The man who came to be known as Hopp the Frog Boy, Samuel ‘Sam’ Parks, lived a life both cursed and charmed .
Sam was born on October 20, 1874 in Boston and his first public appearance was at the age of 19 and for the benefit of medical students at the 1893 Chicago World’s Fair. Sam Parks was likely born with osteogenisis imperfecta – a condition that resulted in brittle bones and, as a result, regular painful fractures. According to a souvenir pamphlet distributed by Parks in his 16th year of public display he could personally recall breaking 58 bones during his lifetime. Parks likely broke many more in his youth and even more even as he was being born. These multiple fracture resulted in a dwarfed, stunted and contorted body. His legs, in particular, were twisted and bowed and it is from his bowed legs that his moniker of ‘The Frog Boy’ originated.
Parks was from a poor family. His father worked hard to support the family and struggled to do so. Sam learned to be independent during this time as to not be a burden and he endeavored to push the limits of his fragile body. As a result Sam would still require care and assistance but he was a proud man who would try and fail before asking for help.
Shortly after his first public appearance, Sam Park began a full fledged career in human exhibition. Parks embellished his true origins, played on his amphibian appearance and as a human oddity he began to earn a good living appearing across the United States in carnivals and dime museums.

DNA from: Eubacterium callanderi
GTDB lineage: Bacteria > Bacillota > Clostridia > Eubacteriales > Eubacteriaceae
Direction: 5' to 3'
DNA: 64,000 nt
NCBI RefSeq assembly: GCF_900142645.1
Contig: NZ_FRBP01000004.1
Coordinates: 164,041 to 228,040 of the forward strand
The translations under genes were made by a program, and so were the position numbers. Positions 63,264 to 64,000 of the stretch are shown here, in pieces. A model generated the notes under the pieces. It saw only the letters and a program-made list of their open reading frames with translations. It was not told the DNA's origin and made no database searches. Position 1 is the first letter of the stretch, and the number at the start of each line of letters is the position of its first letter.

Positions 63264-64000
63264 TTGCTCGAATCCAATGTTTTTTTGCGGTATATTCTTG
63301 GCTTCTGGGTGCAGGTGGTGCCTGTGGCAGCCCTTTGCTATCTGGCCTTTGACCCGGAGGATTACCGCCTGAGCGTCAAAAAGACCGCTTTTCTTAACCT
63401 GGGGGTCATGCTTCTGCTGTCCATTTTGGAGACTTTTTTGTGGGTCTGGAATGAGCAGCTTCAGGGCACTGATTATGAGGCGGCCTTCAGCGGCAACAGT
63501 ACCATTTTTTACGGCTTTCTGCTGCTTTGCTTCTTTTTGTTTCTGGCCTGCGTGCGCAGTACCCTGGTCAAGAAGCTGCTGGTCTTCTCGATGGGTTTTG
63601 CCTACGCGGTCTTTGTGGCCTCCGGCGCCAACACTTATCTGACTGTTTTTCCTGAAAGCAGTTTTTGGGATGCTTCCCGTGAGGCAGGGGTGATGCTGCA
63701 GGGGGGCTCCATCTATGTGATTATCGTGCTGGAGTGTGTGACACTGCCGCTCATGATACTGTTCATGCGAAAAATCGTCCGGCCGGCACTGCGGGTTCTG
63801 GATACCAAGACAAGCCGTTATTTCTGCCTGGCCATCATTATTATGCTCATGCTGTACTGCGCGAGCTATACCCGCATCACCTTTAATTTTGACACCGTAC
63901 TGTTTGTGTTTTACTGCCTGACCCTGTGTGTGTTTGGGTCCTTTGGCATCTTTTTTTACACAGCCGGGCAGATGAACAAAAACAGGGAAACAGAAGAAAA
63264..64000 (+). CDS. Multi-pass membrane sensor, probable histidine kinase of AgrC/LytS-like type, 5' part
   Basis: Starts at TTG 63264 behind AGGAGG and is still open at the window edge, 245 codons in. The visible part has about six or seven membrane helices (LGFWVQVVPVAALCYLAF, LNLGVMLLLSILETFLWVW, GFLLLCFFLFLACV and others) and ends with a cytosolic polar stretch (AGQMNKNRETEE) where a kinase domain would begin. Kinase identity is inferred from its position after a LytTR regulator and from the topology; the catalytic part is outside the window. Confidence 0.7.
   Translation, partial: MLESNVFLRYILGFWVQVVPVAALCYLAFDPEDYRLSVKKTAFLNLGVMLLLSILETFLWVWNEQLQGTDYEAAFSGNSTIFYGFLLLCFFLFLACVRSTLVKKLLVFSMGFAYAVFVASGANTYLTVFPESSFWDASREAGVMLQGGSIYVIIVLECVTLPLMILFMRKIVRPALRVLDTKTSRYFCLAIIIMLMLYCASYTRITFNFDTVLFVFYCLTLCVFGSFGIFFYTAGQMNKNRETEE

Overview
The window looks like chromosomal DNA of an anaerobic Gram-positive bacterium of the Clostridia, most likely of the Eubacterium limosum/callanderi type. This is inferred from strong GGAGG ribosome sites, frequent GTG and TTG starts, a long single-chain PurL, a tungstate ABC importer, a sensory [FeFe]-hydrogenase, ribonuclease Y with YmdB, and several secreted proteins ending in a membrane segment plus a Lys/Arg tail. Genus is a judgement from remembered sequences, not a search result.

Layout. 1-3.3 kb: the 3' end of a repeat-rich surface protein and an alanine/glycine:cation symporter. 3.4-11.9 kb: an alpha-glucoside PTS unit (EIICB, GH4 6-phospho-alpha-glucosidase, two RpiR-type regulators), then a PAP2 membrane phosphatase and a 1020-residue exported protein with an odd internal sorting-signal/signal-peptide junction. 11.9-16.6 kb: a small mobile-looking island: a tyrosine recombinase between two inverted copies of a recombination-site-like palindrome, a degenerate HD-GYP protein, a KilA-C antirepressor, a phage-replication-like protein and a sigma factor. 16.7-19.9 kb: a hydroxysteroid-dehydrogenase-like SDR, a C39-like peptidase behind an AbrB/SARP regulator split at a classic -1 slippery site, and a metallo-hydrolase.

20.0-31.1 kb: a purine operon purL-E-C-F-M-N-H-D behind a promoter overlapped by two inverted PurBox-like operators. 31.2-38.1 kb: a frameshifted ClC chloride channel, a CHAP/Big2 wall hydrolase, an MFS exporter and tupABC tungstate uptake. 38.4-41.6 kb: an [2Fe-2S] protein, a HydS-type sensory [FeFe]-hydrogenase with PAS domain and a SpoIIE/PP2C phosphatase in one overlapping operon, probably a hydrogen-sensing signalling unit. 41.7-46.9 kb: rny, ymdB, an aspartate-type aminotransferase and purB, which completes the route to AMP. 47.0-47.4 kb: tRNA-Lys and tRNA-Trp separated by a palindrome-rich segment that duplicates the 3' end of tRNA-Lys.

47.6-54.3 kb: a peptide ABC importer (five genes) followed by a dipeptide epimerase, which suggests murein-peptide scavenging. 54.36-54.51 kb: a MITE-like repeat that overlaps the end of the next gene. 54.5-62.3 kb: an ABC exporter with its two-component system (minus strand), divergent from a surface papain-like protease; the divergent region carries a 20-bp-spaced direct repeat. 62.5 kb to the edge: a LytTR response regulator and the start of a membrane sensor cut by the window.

Remarkably, in 1906, Parks found love and married Maryland native Ida Granville in Baltimore. However his euphoria was cut short when less than a year later his manager absconded with all his personal financial fortune and left him penniless on tour in Georgia.
A year later Parks had rebuilt his fortune and welcomed the birth of his first child, a health and happy son. Sadly this happiness was also short-lived and, as Parks prepared to welcome his second child into the world a year later, he found himself mourning for his wife Ida. Both she and the infant died during childbirth.
Parks was devastated and his shattered heart mirrored his broken exterior. By 1909 Sam Parks was a widower with a young child to feed. Parks was a broken man inside and out. His health deteriorated and his he found his mobility was becoming more and more difficult as his body continued to break beneath him. Parks prepared himself for a lifetime of lonely solitude as he knew his physical limitation would not allow him to care for his son and that a second chance at true love was unlikely.
In 1910, while touring Canada with Great Patterson Shows, Parks met a young dwarf in passing. The Austrian born little lady was charming and Sam found her adorable. As he did in childhood, Sam again refused to acknowledge his limitations and was determined to court the young lady. In that same year Sam Parks married Helen Himmel, the famous ‘Princess Wee-Wee’, and the two lovers were evermore billed together as ‘The World’s Strangest Couple’.
The couple continued to tour for a few more years. Sam eventually did welcome a second child, another son, into his family as Helen gave birth in 1911. After retiring from exhibition Sam worked a small newsstand in El Paso until his passing on October 23 1923 at the age of 49.
Samuel Park experienced a life of great pain. But in his lifetime his heart felt the joy of true love – a fair trade he paid with no complaints.
Excerpts of the above taken from the book Very Special People.